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story.lead_photo.caption Julie Smith/News Tribune Ryan DeBoef is seen walking past the monument on the grounds of MoDOT headquarters on Capitol Avenue Monday. DeBoef is in government relations for Missouri State University and frequently passes this marker on his way to and from the Capitol building. MoDOT officials held a briefing using Facebook Live in the morning to raise awareness about safe driving and operations in construction work zones. Incidents involving work zones either involving speeding or distracted drivers were up dramatically in 2020 over 2019. This area set aside at the headquarters is to recognized those MoDOT workers who have lost their lives while working in construction zones.

Missouri Department of Transportation officials have a new message for drivers who are approaching work zones on the state's roads: "Work with us."

Last year, 27 people died in Missouri road work zone crashes, MoDOT officials said. And many of those fatalities could have been avoided if drivers weren't distracted.

"Distracted driving is the number one cause of fatal and serious injury crashes in work zones," MoDOT Director Patrick McKenna said. "It is not hard to believe given that nine in 10 people admit to engaging their smart phones while driving."

MoDOT has truck-mounted attenuators (TMAs), which act as work zone buffers for a moving work zone. The TMAs were hit a record 48 times, which was 33 percent more TMA crashes in 2020 than 2019. McKenna said most often those crashes were caused by speeding and distractions.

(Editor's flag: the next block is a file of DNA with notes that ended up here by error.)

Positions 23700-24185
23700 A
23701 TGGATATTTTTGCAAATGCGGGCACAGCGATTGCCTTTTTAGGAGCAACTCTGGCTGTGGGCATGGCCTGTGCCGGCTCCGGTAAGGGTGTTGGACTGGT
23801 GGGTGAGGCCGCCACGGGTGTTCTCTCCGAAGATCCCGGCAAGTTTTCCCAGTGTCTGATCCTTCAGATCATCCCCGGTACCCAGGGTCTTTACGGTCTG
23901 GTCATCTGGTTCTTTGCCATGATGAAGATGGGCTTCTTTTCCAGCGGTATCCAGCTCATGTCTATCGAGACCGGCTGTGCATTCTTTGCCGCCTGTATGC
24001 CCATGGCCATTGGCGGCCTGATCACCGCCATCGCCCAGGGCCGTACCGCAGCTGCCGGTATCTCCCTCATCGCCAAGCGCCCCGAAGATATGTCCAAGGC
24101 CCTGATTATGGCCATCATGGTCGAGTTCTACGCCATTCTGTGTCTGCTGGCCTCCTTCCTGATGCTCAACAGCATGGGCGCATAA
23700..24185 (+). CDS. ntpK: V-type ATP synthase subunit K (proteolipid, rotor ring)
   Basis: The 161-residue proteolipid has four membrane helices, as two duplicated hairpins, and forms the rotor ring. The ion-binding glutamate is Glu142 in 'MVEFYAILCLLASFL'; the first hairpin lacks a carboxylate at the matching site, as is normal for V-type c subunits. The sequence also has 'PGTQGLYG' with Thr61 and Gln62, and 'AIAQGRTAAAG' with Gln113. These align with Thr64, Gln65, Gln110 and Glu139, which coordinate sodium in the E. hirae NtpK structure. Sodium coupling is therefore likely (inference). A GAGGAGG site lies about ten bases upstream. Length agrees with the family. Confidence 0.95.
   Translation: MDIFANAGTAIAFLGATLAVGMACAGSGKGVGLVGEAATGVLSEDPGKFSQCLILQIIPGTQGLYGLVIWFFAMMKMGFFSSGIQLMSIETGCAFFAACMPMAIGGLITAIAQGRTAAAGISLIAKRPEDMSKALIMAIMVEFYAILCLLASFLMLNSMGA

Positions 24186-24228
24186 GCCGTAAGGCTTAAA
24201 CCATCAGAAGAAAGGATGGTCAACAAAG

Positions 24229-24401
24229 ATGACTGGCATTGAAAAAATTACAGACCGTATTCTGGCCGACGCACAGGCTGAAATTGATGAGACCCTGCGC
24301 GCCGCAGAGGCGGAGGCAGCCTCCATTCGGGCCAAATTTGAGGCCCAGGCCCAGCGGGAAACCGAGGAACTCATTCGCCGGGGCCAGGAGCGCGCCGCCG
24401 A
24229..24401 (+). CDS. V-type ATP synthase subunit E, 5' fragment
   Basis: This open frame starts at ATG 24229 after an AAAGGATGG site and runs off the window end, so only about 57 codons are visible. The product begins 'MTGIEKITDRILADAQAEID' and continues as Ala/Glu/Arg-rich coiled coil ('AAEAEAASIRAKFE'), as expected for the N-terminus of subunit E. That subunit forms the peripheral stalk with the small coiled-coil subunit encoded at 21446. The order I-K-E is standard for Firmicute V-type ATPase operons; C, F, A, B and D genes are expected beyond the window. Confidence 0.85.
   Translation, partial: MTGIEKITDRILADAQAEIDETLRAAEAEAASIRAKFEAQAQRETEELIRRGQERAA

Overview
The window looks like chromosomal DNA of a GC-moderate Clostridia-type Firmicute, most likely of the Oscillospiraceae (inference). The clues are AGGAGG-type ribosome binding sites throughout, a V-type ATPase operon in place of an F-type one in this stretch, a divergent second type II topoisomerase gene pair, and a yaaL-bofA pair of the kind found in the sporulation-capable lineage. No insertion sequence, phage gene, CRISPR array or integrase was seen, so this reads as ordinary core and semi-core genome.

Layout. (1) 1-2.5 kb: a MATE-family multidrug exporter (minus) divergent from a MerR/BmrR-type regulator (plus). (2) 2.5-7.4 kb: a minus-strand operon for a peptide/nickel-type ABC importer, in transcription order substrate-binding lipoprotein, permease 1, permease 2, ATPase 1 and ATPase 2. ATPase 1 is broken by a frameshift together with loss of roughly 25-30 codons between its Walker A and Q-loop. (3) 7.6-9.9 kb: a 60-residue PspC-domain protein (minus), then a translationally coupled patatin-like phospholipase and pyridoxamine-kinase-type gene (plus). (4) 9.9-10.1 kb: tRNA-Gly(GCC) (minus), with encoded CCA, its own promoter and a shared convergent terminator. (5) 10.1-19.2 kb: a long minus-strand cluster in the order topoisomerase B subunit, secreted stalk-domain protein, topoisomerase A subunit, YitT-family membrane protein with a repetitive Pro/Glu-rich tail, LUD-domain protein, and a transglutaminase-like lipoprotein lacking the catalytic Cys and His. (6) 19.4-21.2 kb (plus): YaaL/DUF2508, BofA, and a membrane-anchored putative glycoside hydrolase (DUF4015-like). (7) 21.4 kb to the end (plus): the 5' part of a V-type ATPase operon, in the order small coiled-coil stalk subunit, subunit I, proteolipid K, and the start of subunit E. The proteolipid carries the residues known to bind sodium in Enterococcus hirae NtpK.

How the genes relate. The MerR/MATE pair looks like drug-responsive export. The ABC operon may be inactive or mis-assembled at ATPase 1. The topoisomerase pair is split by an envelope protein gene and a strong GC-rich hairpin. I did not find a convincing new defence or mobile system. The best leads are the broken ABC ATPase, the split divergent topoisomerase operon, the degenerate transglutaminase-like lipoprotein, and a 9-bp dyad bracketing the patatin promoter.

MoDOT employee Frank Shadwell recalled a time he was driving a TMA and a vehicle sped into the back of his truck.

"We had a truck that was hit a day prior to mine, so we were already on a higher alert," Shadwell said. "A truck came up behind us, and it didn't appear he would be moving over. The TMAs don't just get up and go like our personal vehicles would."

Shadwell said he activated panic lights to add additional visuals on the TMA to get the truck behind to slow down, but it wasn't enough to get him to stop.

"People out in the work zones are on the job, and if you are lucky to have an extra person out there to watch traffic, that's fine and dandy. But that isn't always enough," Shadwell said. "In a TMA, all you get is the rear-view mirror. We just ask the public to pay attention while they're driving. Work zones are ever changing, and nine times out of 10, if the weather is nice, there is somebody out there in that work zone."

Missouri State Highway Patrol Superintendent Col. Eric Olson said troopers issued more than 1,400 citations last year in work zones and more than 500 warnings.

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